Since taking over in 2011 Theo Epstein has done a terrific job of finding players of surplus value on the free agent market. Early on in the rebuild, Theo would identify “project” or “bounce-back” candidates to sign on one year deals and flip them at the trade deadline for long term assets.

Some of those “surplus value” signings, such as Scott Fieldman, Paul Maholm, and Jason Hammel, have either been the center piece and have been the secondary piece in acquiring key players to Cubs 2015 NLCS team. Those 3 pitchers have played a role in the Cubs currently having Jake Arrieta, Pedro Strop, Tommy LaStella, and Addison Russell on the big league club as well as Billy McKinney coming up in the minors. These are just a few examples of why we are thankful that Theo is with the Cubs.

Coming off of a 2015 season that saw the Cubs win a playoff series for the first time in 13 seasons before falling the the Mets in the NL championship series, Theo is no longer looking for surplus value to flip at the deadline, but instead for players that will help the team take the next step while providing added payroll flexibility over the coming seasons.

With that, let’s take a look at 3 players that may be potential Black Friday bargains for the Cubs on the free agent market.


Span has already been a heavy topic of conversation around the water cooler this offseason and that is not going to lighten up any time soon. Early reports had Span getting around 36-40 million over 3 seasons. That’s a little high for my liking and would like to see the Cubs pass if that’s the contract.

However, if the market drops to 2 seasons at 22-24 million that’s a bit more palatable. While the AAV does not dramatically change, the one less year and 14-16 million in total contract is a major value for Span. Adding to Span’s value is the fact that signing him does not come at the cost of losing a draft selection as the Nationals did not extend a qualified offer to Span this offseason.

For his career Span has a .287 Batting Average to go along with a .352 on-base percentage. Additionally, Span has only struck out in roughly 11% percent of his plate appearances for his career. Making contact and getting on base ahead of the big bats in the middle of the Cubs order is a stated point of emphasis for the Theo Epstein this offseason. At just 32 next season, Span seemingly still has some quality ball ahead of him as he exits his prime years.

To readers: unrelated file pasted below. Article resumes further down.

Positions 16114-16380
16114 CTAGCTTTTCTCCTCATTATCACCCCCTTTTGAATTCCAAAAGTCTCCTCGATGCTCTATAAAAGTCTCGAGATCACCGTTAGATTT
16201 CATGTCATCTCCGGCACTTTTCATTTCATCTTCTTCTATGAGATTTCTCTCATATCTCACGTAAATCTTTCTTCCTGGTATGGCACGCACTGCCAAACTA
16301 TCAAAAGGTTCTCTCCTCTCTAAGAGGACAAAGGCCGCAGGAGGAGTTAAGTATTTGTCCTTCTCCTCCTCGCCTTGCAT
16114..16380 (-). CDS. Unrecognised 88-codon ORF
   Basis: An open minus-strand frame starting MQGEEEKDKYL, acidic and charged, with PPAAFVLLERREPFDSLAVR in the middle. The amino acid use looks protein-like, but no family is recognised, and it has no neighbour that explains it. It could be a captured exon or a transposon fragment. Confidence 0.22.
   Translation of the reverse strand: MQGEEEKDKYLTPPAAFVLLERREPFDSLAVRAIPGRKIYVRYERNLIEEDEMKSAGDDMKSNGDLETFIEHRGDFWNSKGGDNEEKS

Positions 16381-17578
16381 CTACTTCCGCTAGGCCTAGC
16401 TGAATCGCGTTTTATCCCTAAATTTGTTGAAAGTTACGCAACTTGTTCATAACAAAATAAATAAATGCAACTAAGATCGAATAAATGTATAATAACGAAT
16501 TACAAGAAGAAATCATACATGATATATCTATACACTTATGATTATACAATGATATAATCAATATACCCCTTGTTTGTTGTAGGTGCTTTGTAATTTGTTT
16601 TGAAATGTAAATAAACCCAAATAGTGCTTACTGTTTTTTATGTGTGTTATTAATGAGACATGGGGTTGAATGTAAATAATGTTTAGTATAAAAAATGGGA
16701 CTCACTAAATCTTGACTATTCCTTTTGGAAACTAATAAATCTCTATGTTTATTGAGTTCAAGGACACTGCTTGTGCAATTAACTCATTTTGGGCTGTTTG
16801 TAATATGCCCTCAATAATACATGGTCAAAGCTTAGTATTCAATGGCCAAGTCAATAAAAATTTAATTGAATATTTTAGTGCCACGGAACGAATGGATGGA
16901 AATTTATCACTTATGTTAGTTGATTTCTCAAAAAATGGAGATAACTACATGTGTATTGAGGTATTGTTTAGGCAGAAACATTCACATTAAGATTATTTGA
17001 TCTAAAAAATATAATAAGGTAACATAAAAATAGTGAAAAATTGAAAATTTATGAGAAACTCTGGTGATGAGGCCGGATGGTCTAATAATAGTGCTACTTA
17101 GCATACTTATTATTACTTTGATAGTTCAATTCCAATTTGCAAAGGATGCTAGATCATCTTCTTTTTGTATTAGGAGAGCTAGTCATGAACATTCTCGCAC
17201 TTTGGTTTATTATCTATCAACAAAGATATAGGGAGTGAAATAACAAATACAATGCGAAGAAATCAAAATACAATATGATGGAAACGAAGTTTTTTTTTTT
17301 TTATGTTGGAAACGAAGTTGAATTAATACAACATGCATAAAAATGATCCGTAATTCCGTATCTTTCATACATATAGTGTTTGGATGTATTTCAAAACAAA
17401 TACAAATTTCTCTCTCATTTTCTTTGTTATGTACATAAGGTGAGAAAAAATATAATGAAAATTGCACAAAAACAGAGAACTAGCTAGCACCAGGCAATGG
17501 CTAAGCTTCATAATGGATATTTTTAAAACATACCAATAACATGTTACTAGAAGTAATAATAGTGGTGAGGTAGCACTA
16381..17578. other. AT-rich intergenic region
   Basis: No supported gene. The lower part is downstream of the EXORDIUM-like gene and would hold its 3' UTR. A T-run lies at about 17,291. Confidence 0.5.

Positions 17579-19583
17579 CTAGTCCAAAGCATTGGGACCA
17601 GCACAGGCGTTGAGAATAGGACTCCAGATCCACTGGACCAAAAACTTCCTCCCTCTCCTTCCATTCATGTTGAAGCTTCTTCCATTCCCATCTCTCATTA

The problem with Span is that he had hip surgery not that long ago. Hips are such an important part of baseball. The ability to rotate your hips and create the torque needed to get the power necessary in your swing cannot be understated. Power is not just something that shows itself in homeruns. When a player like Span, who has a solid approach and makes consistent contact, cannot create the same torque needed to drive the ball, hard-contact, line-drives become weak-contact, groundballs. That injury may be the only reason a player with the resume of Span is available for at a potential discount and without a QO attached to him.

If the market for Span were to fall into the 2 year, 24 million dollar range and the Cubs doctors felt like he would be able to make a full recovery and perform at the level he has throughout his career, then Span becomes surplus value for the Cubs as a leadoff hitter with a terrific contact rate that gets on base consistently and plays Centerfield. All of that while being able to maintain payroll flexibility to fill other holes on the roster, namely the starting rotation, ahead of 2016.



Look. I don’t love Fister at all. But Fister is a proven pitcher at the MLB level and that is very important. I use the word, PITCHER, intentionally to underscore it’s importance. He was never a thrower. He is a pitcher, which means certain mechanical adjustments can help get Fister closer to a 2013 version of himself than a 2015 one.